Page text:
Rob Cook


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Python on the go


2023-12-29

I love to dabble with Python. It's a simple language that embraces low ceremony. As such I find it doesn't suit big IDEs (like Visual Studio), and instead plays nicely with simple editors and a Unix-like workflow. I also like to turn to it when I think about coding, much like a programming notebook. Due to this, a regular laptop isn't the ideal piece of hosting hardware. Android devices though, are always with me. Can you develop in Python on Android?

As it turns out, yes you can. I found two ways to do this: one uses an app - Pydroid3, and one an online service - Python Anywhere. As it's coding, I strongly suggest pairing a decent bluetooth keyboard with your device before you embark on anything other than the simplest of scripts.

Pydroid3

Pydroid3 is excellent. It provides a simple code editor and a terminal window. It's free, but I highly recommend paying the unlock fee for it. With a companion app - Pydroid repository plugin - you can download and install a large number of regular Python packages. It supports GUI development with Kivy and TKinter, as well as game development with Pygame.

For development on the go, it's hard to fault this app. I'll not be building anything big with it, but for small scale stuff I can see it working really well. The code editor supports a decent level of auto complete, and a small list of preferences can be tinkered with.

There are code samples included for basic Python and the included packages - the aforementioned Kivy, TKinter, PyGame, and others. These can be a unzipped and run on directly on your device to play around with.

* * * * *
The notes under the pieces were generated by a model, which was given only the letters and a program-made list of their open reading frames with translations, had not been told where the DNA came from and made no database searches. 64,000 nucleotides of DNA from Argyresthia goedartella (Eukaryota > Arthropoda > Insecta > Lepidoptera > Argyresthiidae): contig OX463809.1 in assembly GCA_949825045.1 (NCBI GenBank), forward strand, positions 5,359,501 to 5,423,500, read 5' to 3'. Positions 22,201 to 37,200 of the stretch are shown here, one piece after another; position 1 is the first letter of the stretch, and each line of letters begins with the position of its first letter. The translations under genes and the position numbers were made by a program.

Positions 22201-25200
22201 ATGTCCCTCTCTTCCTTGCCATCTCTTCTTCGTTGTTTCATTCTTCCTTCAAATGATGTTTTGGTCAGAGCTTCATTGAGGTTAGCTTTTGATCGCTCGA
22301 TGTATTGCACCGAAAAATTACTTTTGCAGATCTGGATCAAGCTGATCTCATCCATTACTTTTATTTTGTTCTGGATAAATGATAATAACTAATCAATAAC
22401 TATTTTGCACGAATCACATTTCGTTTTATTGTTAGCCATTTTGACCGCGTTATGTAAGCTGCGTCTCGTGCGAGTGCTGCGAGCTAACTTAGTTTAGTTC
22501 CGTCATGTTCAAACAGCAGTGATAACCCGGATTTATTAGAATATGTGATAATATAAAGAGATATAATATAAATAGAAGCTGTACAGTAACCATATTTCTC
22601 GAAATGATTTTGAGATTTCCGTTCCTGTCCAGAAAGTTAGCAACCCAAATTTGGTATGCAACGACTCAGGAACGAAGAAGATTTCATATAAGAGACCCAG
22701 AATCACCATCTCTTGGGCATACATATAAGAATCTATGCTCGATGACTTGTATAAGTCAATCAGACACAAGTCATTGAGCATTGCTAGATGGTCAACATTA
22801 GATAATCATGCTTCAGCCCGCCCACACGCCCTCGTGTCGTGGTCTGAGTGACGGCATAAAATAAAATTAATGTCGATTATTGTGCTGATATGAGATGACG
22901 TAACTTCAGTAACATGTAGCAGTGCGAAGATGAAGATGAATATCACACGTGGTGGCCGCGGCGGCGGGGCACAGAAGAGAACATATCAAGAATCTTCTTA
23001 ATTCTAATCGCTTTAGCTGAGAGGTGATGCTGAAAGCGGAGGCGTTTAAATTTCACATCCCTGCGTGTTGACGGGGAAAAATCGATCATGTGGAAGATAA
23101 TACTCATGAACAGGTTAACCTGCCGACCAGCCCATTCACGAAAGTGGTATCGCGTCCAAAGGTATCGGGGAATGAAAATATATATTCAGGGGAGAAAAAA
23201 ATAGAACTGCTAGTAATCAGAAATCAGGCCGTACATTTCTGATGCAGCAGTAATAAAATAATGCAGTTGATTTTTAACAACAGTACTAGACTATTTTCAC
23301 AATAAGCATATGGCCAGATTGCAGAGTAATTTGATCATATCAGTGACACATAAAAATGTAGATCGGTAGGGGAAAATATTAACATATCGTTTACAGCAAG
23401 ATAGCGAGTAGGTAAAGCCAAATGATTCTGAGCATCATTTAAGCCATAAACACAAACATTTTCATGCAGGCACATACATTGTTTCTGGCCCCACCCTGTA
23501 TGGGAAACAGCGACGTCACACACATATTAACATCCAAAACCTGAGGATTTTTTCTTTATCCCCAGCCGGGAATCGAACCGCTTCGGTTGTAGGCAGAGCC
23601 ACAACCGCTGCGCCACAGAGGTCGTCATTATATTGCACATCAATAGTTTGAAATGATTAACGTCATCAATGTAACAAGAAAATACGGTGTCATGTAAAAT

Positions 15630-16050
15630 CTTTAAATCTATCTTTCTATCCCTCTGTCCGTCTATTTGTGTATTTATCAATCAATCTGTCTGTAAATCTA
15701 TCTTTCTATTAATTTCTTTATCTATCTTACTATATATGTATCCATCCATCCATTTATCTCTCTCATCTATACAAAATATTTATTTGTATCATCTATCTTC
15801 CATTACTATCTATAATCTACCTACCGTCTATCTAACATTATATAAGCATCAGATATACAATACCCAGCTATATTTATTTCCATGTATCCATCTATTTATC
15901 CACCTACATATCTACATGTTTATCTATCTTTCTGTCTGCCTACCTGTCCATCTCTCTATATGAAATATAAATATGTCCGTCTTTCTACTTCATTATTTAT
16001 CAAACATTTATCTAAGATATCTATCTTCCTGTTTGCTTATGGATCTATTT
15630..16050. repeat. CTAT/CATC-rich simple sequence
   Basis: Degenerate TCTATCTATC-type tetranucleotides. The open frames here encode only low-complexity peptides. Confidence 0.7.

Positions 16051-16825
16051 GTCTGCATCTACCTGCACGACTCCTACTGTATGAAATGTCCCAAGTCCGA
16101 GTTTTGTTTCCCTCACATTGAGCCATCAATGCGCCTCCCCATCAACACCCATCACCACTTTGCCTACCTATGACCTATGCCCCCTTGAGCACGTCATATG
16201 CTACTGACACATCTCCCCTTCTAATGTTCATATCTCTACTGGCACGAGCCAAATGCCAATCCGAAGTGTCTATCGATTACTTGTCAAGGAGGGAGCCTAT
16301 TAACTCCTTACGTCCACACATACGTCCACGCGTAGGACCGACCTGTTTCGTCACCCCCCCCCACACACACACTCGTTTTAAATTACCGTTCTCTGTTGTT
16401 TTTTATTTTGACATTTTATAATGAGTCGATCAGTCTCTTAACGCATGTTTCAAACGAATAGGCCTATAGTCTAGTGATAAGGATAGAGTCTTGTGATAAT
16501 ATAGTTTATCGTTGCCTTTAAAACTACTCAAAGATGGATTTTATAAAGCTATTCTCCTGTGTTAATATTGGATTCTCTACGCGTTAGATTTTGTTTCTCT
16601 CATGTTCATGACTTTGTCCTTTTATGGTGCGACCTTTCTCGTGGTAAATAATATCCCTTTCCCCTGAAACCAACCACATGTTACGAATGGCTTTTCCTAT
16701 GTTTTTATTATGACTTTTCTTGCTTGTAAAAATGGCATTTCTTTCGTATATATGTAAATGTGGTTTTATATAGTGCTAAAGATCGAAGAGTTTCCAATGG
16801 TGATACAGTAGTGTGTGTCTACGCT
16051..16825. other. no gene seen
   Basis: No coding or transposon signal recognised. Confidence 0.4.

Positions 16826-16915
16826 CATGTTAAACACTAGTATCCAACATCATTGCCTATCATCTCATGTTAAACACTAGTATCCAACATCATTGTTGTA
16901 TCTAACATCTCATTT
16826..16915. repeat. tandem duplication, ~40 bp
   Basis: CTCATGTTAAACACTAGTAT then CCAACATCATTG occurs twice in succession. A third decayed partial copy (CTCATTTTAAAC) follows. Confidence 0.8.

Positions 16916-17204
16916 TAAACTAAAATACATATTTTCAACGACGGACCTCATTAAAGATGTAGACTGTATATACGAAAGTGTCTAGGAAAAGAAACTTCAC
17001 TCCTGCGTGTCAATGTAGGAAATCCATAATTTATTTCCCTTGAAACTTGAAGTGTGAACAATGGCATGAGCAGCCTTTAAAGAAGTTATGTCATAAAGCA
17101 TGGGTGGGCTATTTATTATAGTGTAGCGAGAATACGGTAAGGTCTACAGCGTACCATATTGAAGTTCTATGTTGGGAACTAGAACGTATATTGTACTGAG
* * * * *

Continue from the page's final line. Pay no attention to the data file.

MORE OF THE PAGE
Python Anywhere

Python Anywhere is available online as a free or paid for service. If you can afford it, I recommend the $5 a month hacker account, but the free tier is a good starting point too.

You get terminal support for various versions of Python, and bash. You can upload files, edit online, and host a website. On the paid tier you get a MySql database as well. In fact you could run a pretty decently trafficked website for your $5 a month.

The online editing and console experience is pretty decent. Sometimes I encounter glitches while using them, which can make seeing what you are typing difficult. That aside, for a browser based environment it does the job.

There's a good amount of supporting documentation for the various features, and templates to get you started with web app hosting using the popular Python frameworks.

Conclusion

With the ever increasing power of Android devices, it makes sense that they should be capable of light development tasks. Pydroid3 is my preferred way of writing and running Python code on the go. It is lightweight and capable, supporting a wide variety of packages.

For hosting a Python website, Python Anywhere is tough to beat. The online editing experience might be glitchy on Android, but it is still a useful way of writing and running Python through a browser. The bonus is you can access your files from any device, not just Android.

I was pleasantly surprised to find a mature solution to the coding on the go problem. One that didn't cost a fortune, or require any jailbreaking.

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